Some weeks ago Méri from Portugal sent me samples of different Portuguese linens. She asked me to determine if they would be suitable for Schwalm Whitework.
I welcomed her request.
First, I would like to say that linen mills, other than “Weddigen”, could produce a linen suitable for Schwalm, but not all do. And when I do not know another producer, I recommend “Weddigen” because it is very important to have the right material.
Also, when a linen is labeled as a “second choice” this does not mean that it is necessarily “bad quality”. For example, there might be some faults in the weaving which have been marked with a coloured dot or a coloured thread. This fabric is absolutely perfect for small projects where such faults can be cut around.
Many countries around the world continue to experience a recession. Many people earn less money or have lost their jobs, so not every embroiderer can afford expensive linen. And sometimes it is economical and necessary to “make-do” with what one has on hand.
At a glance, all linen samples sent by Méri gave a good first impression. I took my thread counter and noted that all samples were evenweave with a 15/cm thread count. All were densely woven.
Only the threads of the green linen varied a little too much from one another.
Linen blends, due to their easy care, should be reserved for clothing. For table linen we use pure linen fabric only; embroidery on 100% linen will develop a true gorgeous elegance.
So I took both pure linen samples and embroidered on them. The first result you can see in “444”, the second is shown below. Withdrawing threads was no problem.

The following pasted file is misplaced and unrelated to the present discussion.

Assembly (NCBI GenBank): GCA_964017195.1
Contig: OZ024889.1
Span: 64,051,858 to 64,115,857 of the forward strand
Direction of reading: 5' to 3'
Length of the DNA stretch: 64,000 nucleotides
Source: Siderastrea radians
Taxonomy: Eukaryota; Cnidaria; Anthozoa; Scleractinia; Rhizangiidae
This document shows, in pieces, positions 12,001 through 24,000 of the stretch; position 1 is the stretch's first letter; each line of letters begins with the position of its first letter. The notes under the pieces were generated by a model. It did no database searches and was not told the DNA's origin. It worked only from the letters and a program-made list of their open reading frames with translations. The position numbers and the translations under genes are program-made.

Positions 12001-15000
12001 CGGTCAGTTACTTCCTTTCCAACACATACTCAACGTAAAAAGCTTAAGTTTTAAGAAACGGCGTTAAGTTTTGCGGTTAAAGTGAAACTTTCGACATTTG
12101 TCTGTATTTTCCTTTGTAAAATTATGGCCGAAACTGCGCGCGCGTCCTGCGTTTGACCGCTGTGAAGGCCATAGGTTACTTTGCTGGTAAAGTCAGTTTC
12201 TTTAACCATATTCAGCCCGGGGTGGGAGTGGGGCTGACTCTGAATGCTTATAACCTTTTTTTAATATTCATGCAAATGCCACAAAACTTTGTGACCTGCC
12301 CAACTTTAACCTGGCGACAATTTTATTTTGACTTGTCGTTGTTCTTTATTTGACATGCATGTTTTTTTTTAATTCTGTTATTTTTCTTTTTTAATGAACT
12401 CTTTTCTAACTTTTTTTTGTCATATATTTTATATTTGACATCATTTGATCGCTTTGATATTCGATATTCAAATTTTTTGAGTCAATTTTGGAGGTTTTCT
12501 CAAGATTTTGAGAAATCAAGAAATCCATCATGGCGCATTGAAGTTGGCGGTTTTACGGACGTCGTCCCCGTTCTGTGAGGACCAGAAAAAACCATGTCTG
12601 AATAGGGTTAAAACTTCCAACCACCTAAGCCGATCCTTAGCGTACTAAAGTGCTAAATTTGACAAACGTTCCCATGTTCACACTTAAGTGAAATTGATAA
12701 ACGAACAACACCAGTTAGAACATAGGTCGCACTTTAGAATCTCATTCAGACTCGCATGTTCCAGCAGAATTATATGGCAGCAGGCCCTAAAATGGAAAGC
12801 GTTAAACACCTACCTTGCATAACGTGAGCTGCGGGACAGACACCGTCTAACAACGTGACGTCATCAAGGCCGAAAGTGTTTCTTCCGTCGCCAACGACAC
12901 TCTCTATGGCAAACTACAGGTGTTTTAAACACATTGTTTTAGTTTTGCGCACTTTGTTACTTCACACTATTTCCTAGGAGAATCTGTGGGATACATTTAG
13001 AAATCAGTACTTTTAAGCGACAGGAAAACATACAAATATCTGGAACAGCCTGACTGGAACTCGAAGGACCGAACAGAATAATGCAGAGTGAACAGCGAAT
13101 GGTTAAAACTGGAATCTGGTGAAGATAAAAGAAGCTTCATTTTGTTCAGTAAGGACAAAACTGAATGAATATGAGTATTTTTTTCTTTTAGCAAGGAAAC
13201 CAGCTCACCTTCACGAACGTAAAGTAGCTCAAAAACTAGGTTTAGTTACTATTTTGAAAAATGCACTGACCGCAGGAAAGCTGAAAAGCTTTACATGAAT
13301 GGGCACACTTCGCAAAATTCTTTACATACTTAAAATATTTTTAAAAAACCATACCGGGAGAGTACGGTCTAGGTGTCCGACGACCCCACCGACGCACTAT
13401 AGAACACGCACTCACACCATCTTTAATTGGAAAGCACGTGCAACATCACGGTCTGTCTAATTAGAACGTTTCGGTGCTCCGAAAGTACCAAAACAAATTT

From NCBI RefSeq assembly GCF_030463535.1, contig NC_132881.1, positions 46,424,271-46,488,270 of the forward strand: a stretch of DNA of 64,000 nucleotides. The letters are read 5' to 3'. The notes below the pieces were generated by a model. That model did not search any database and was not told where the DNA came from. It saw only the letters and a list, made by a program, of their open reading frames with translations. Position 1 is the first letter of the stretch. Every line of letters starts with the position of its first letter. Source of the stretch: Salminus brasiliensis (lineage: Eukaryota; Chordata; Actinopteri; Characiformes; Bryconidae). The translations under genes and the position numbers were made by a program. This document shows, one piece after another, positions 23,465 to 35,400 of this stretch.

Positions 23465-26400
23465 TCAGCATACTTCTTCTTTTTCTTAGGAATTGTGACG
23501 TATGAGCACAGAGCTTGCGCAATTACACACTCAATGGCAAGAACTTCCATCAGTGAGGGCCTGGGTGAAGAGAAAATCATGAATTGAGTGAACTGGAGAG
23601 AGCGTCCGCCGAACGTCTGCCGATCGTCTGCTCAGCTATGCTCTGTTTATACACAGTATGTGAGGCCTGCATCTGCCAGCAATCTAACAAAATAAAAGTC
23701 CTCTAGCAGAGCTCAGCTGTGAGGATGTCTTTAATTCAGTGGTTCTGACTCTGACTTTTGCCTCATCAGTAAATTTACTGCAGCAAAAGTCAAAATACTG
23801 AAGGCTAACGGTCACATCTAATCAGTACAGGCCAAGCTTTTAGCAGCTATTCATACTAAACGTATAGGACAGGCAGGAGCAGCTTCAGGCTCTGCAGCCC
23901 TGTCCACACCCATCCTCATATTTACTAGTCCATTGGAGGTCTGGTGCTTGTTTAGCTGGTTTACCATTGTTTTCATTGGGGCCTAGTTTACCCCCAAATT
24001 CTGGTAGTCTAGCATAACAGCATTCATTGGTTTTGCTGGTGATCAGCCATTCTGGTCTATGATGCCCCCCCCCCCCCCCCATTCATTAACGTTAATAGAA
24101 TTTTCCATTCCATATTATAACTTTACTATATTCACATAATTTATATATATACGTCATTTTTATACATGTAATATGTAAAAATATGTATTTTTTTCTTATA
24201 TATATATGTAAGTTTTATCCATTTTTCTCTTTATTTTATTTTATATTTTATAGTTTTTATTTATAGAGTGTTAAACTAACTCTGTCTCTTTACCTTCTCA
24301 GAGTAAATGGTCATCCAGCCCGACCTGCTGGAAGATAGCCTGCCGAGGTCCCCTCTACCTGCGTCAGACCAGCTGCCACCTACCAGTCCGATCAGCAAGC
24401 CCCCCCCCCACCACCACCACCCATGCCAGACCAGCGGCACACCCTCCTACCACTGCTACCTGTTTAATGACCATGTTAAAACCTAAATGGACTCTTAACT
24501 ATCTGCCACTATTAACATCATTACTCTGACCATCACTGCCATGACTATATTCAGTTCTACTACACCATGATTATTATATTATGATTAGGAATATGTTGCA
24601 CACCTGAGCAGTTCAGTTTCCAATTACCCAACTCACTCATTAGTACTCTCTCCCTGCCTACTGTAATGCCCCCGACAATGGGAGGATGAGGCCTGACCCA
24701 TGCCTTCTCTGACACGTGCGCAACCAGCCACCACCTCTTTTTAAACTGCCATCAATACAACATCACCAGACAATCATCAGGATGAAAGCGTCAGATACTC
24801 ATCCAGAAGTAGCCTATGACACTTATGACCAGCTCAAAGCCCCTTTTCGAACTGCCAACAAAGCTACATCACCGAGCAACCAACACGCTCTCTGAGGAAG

By chance I found metallic heart frames (Ernsting´s family/Germany MOD/217645-003/339795) and I got the idea to fill them with embroidered pillow- hearts. To make the heart-shape match the frame, I traced the inside and outside of the hearts onto a sheet of paper and reduced it 10 %. I marked the longitudinal axis on the linen with small running stitches and ironed the design onto the fabric.
On the inner line I worked Coral Knot stitches and worked Chain stitches next to and inside the Coral Knot stitches. I then filled the shape with the Limet pattern “divided heart” from page 47 of my book “Limetrosen I”.
I marked the outside line with small running stitches.
I laundered, starched and ironed the piece. Then, right sides together, I sewed two layers of linen together just inside the running stitches. Along a straight edge, I left an opening to be able to insert filling.
I trimmed the heart leaving a narrow seam allowance. Around the curves, the seam allowances were clipped, and the points were carefully trimmed.
I opened up the seam allowance and smoothed it.
The heart was then turned inside out and filled with filling (Poly-Fil or wadding).
The opening was sewn shut, and the embroidered heart was placed into the frame.
As you can see, the pattern looks pretty – the linen is absolutely suitable.
Two of them now decorate my home.